New blood pressure guidelines: What they mean for you

High pressure, a top reading of at least 140/90, drops to 130/80 in advice announced Monday by a dozen medical groups

09:06 November 14, 2017
The new guidelines were announced Monday at an American Heart Association conference in Anaheim.
blood pressure

ANAHEIM, California: New guidelines lower the threshold for high blood pressure, adding millions more people to those who have the condition.

High pressure, which for decades has been a top reading of at least 140 or a bottom one of 90, drops to 130 over 80 in advice announced Monday by a dozen medical groups.

High blood pressure is a leading cause of stroke.

Poor diets, lack of exercise and other bad habits cause 90 percent of high blood pressure.

Hypertension, also known as high blood pressure, is a long-term medical condition in which the blood pressure in the arteries is persistently elevated. 

Long-term high blood pressure, however, is a major risk factor for coronary artery disease, stroke, heart failure, peripheral vascular disease, vision loss and chronic kidney disease.

What's alarming experts is that today, a large number of young people have been diagnosed with hypertension even under the old guidelines.

“I have no doubt there will be controversy. I’m sure there will be people saying ‘We have a hard enough time getting to 140,’” said Dr. Paul Whelton, a Tulane University physician who led the guidelines panel.

But the risk for heart disease, stroke and other problems drops as blood pressure improves, and the new advice “is more honest” about how many people have a problem, he said.

In the US alone, 30 million more Americans will be added to those who have the condition, which means high blood pressure now plagues nearly half of US adults.

The change means an additional 14 percent of US adults have the problem, but only an additional 2 percent will need medication right away; the rest should try healthier lifestyles, which get much stronger emphasis in the new advice.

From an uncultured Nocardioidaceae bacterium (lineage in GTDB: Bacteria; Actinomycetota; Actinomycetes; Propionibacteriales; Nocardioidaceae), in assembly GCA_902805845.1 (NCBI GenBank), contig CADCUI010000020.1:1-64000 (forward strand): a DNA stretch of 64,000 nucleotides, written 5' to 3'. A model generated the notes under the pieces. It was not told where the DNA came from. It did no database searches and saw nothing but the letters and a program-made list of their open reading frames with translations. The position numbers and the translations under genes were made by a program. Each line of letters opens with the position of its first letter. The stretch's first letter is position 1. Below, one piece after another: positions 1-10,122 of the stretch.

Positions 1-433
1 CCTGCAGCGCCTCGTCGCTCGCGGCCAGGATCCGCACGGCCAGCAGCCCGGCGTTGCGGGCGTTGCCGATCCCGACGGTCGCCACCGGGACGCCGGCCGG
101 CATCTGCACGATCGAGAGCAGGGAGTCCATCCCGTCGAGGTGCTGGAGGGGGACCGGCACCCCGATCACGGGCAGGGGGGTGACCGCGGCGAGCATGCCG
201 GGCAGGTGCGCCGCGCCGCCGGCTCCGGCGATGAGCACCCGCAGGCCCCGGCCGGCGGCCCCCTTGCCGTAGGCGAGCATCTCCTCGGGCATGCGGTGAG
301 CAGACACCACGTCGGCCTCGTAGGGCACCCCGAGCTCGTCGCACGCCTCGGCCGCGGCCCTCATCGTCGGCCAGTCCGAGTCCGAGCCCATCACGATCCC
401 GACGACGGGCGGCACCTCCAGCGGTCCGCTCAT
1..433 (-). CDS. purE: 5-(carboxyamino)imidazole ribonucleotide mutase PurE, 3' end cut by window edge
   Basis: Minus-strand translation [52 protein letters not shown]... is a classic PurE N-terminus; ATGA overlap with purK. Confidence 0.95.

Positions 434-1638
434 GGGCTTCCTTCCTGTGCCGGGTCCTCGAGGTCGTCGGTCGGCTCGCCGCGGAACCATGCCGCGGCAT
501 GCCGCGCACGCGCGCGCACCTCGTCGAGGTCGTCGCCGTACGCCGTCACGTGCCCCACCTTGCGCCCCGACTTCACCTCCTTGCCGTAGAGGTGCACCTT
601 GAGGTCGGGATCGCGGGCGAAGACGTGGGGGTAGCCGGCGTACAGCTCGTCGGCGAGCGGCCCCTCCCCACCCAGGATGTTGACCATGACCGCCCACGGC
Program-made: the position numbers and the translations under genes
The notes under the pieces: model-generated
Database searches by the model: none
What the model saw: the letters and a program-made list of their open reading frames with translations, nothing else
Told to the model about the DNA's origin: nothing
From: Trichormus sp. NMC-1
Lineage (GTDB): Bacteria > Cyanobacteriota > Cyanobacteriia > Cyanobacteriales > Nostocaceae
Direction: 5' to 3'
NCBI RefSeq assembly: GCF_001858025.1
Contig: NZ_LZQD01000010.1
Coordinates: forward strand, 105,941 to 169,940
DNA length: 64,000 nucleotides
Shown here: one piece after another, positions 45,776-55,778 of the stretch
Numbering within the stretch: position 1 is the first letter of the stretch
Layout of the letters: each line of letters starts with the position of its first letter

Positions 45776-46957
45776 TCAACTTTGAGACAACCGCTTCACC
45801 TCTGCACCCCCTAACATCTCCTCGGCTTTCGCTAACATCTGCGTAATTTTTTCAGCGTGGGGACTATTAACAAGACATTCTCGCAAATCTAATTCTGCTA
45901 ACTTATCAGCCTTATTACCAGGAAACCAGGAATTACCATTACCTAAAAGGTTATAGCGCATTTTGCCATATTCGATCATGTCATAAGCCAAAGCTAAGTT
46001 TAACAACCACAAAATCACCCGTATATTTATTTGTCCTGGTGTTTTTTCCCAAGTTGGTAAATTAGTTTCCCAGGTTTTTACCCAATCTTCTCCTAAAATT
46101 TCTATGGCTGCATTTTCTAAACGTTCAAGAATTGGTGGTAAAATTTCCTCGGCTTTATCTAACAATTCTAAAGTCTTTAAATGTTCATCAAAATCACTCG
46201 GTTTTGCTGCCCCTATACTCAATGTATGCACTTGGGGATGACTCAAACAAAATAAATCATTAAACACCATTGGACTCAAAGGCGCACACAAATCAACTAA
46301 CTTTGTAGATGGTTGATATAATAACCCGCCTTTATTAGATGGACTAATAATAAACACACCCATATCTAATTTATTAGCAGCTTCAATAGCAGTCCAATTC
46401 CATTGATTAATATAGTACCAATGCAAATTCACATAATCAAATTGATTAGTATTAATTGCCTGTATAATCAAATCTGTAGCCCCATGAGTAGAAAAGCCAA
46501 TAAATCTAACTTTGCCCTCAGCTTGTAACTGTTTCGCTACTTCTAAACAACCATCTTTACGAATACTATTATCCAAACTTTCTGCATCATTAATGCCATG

Currently, only half of Americans with high blood pressure have it under control.

The upper threshold for high blood pressure has been 140 since 1993, but a major study two years ago found heart risks were much lower in people who aimed for 120. Canada and Australia lowered their cutoff to that; Europe is still at 140 but is due to revise its guidance next year.

The guidelines were announced Monday at an American Heart Association conference in Anaheim.


What the changes mean

The guidelines set new categories and get rid of “prehypertension”:

— Normal: Under 120 over 80

— Elevated: Top number 120-129 and bottom less than 80

— Stage 1: Top of 130-139 or bottom of 80-89

— Stage 2: Top at least 140 or bottom at least 90


How common the condition is will roughly triple in men under 45, to 30 percent, and double in women of that age, to 19 percent.

For people over 65, the guidelines undo a controversial tweak made three years ago to relax standards and not start medicines unless the top number was over 150.

Now, everyone that old should be treated if the top number is over 130 unless they’re too frail or have conditions that make it unwise.

In the US, this means 46 percent of US adults have high pressure (stages 1 or 2) versus 32 percent under the old levels.